Many of our Maryland and West Virginia automobile accident clients tell us that they believe the negligent driver was illegally using a cell phone at the time of the collision.  Often this is because our clients witness the driver using the phone, or see the driver with his head down immediately before the collision.  Regardless of the reason for the suspicion, we have tools to help discovery whether distracted driving was the cause of your collision.

A Note On Liability

Evidence of negligent conduct, like drunk driving or distracted driving, is typically only admissible at trial if the negligent driver disputes liability.  If the driver and his insurance company admit that the driver caused the accident, then this evidence is not likely to come into evidence.  The reason is that in a stipulated liability case, the only questions the judge or jury must answer are (1) what injuries or damages the negligent driver caused, and (2) the measure of those injuries or damages.

The reason is simple—if the driver admits causing the accident, any evidence about why the accident happened would only be useful for punishing the driver, and that type of punitive damages evidence is rarely available in cases like this.

How To Discover Evidence Of Illegal Cell Phone Use

During the discovery phase of a lawsuit, there are several ways to find evidence of illegal cell phone use:

  • Interrogatories:  we may ask the driver for information about his/her cell phone numbers and cell phone carriers, e-mail accounts, and Facebook or other social networking accounts.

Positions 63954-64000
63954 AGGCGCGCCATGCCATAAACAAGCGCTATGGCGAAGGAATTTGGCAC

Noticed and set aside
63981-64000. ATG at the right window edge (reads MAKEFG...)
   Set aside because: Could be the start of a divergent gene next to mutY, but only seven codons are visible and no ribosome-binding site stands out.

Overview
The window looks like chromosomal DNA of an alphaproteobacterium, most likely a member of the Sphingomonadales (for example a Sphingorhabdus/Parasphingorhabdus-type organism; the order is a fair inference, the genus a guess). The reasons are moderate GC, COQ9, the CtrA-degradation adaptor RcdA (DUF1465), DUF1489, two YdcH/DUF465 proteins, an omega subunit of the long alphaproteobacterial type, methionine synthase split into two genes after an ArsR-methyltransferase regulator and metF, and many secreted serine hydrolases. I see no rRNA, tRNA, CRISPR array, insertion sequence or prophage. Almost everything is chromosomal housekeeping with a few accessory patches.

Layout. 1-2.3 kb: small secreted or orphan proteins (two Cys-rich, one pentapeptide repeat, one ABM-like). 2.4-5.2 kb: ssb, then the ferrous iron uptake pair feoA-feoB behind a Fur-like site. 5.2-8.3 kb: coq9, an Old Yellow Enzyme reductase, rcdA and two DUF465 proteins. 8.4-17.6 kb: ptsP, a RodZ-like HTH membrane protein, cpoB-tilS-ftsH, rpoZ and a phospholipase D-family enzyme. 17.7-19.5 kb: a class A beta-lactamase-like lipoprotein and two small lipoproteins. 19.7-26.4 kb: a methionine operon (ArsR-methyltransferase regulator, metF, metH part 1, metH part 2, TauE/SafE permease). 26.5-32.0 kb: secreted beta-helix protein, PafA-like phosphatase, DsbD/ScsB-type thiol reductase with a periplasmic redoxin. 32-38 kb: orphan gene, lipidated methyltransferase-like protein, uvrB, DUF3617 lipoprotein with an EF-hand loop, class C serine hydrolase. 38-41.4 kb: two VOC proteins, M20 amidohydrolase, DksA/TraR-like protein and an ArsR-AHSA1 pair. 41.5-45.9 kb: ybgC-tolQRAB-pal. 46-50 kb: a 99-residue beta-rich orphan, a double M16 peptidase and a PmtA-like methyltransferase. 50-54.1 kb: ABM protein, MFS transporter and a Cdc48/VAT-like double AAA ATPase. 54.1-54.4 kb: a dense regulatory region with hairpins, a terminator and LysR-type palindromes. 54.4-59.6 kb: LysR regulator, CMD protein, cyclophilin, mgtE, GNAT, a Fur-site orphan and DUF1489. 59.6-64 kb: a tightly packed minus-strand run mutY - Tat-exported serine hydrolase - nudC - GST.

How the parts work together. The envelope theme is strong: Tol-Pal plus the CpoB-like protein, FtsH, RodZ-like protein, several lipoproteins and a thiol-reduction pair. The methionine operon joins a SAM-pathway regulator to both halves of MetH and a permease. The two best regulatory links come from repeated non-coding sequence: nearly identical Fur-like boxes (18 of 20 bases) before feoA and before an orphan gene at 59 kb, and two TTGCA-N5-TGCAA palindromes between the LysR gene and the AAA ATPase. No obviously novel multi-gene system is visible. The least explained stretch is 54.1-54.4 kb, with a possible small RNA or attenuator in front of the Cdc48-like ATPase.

• Requests for Production:  we may ask the driver to supply us with documents which may show illegal cell phone use at the time of the auto accident—copies of text messages on the day of the accident; billing information showing phone use at the time of the accident; and print-outs of e-mail message times.
  • Depositions:  in some cases we will have the opportunity to ask the driver in person about their cell phone use.
  • Subpoenas:  we can use the power of the courts to compel the driver’s cell phone carrier to turn over information about the driver’s devices at the time of the accident.  This information can include lists of incoming and outgoing phone calls and the timing of incoming and outgoing text messages or other data usage.  After receiving these documents, we can conduct depositions of cell phone company employees to help us decipher the records delivered.

Of course, in some cases there may be no sure way to determine whether illegal cell phone was a cause of the automobile accident.  But where it could be useful to proving your case for settlement or trial, we will do everything we can to find out what happened.

Contact Us

If you have questions after an automobile accident in Maryland or West Virginia, contact our personal injury lawyers at 1-800-776-4529, or send us some brief information about your automobile accident to us through our online portal.  We’ll put our expertise to work for you right away.

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